Taking drugs for depression might be necessary but I doubt that they will give you the wisdom to accept your situation and move on with your life in a new normal fashion.
 
Hope you can take the leap and attend a support meeting.  You might also consider seeing a psychologist to help.  You feel unique and alone but you are not.  Many have traveled your path before you and can help you find the way.
 
Bill

SmurfyShadow
Veteran Member


Date Joined Dec 2008
Total Posts : 2386
   Posted 1/20/2009 7:29 AM (GMT -7)   
Its hard hon. One of the things I do cuz its so hard for the other person to understand, even though they are supportive, is I do freelance poetry. I express all my emotions in poetry. You have to let out the emotions hun, whether here or through another way. It eats you if you dont. I've told my mom and my man to kill me (but at the time I was hanging over the john). I also tell them to go without me. Its hard,, so hard, but doable. We cant function normal, but also do what you can...when you are up to it. Dont let yourself feel hopeless.
Smurfy Shadow
 
DX: Wegener's Disease, Migraines, Diabetese Type II, PCOS, Lactose Intolerant, Benign Heart Murmer, Asthma, Asperger's Syndroe, Necrotizing Gramultous Inflamation in eye, A.D.D., Acid Reflux


kpeachy75
Regular Member


Date Joined Sep 2005
Total Posts : 250
   Posted 1/20/2009 10:22 AM (GMT -7)   
This thread is very inspiring. It speaks to just about everything I've been dealing with during the past few weeks. No one is a fortress and everyone has strong times and times of weakness. No one can be strong 100 percent of the time. I need to remember that too. .
Take care, peachy
 
Diagnosed with lupus in May 2005. Daily Medications: Prednisone, 5 mg; Imuran, 50mg 2x a day; Warfarin, 5 mg / day; Zoloft, 100 mg / day; Plaquanil, 200 mg 2x a day; Nexium, 20 mg / day; Tramadol, 50 mg 2x a day (as needed) and Tylenol. Supplements: 1500mg calcium; 2000 IU of Vitamin D; 400mg magnesium; Centrum Silver (and I am 30!)


lucysgd
Veteran Member


Date Joined Jun 2008
Total Posts : 669
   Posted 1/20/2009 11:35 AM (GMT -7)   

Catzz- thank you for your post.  Your words touched me deeply as I feel exactly that way when things get bad.  I don't have any answers - but there was a lot of wisdom in the other responses.   I think recognizing that we grieve for what we have lost is important.  That grief will take different forms at different times (sorrow, anger, guilt, depression, etc.) and sometimes when they gang up on us we need help.  Finding others who understand what it all means may be the most helpful.  I'm not so social anymore, either, but I wish there was a support group locally - I sure would give it a try.  This forum is the next best thing.  You said posting here was a big step...Good for you!....just keep taking one after another.  (((Hugs)))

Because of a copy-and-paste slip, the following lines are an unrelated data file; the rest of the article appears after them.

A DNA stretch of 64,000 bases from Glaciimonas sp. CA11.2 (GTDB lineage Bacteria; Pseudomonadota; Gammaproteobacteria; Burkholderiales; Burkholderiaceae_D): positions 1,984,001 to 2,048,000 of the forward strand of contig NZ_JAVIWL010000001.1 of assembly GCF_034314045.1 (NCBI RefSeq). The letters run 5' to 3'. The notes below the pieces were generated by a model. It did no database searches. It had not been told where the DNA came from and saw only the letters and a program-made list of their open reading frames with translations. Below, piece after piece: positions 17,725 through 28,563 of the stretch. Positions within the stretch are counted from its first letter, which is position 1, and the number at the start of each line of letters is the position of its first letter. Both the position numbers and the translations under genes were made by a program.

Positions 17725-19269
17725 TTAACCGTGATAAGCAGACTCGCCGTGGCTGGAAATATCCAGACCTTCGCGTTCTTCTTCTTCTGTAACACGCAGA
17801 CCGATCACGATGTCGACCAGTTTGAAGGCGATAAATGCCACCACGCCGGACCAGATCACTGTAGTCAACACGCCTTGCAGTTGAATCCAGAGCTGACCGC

Lucy


diagnoses:  mono 1972; postviral CFS 1997; fibro 1998;  UCTD (dx limbo) 2007
meds: Plaquenil, occasional low dose xanax for sleep aid, artificial tears w/ ointment at night, Advil/aspirin prn
 
 


PattyLatty
Veteran Member


Date Joined Mar 2006
Total Posts : 2570
   Posted 1/20/2009 5:29 PM (GMT -7)   
Catzz,

You've asked an important question that probably has many answers, depending on who you ask. For me, it took a long time, a wonderful family, this support group here on HW, and a very fine therapist. I think the light really came on for me when I realized that if this is all I have, then I was going to make the best of if. At 60, I'm entering into the beginning of the twilight years and by golly, they are going to be happy ones. There are no re-dos here. No second chances.

I hope you find your answer and I also hope you'll continue to be a part of this group.

Pat
SLE, osteoarthritis, fibro, renauds, restless leg, hiatal hernia, double vision, migraines, costocondritis, gluten intolerance.

prednisone, plaquenil, arava, neurontin, synthroid, triamterene, actonel, tri-est, imitrex (for rare migraines), cymbalta, tricor, acifex, multivitamin, calcium w vit D, fish oil, aspirin


CATZZ
Regular Member


Date Joined Apr 2007
Total Posts : 39
   Posted 1/28/2009 5:31 PM (GMT -7)   
Thank you all very much for the advice. What everyone has said makes a great deal of sense to me. I need to keep trying new things and see what works for me. I like the idea of a "new normal".  I know that will take some time and it won't happen unless I change some things. I was lucky enough to find a local lupus support group. It meets monthly only 10 miles away, and I plan to attend the next meeting.  Thanks again for the encouragement.
 
 
Dx:  Lupus, Hashimotos Thyroiditis, Peripheral & Autonomic Neuropathy, Fibromyalgia, Arthritis, Relapsing Polychondritis, GERD, B12 deficiency
Rx:  Plaquenil, Levoxyl, Lyrica, Flexeril, Tramadol, Hydrocodone, Lasix, Lunesta, Ativan, Prilosec, B12 injections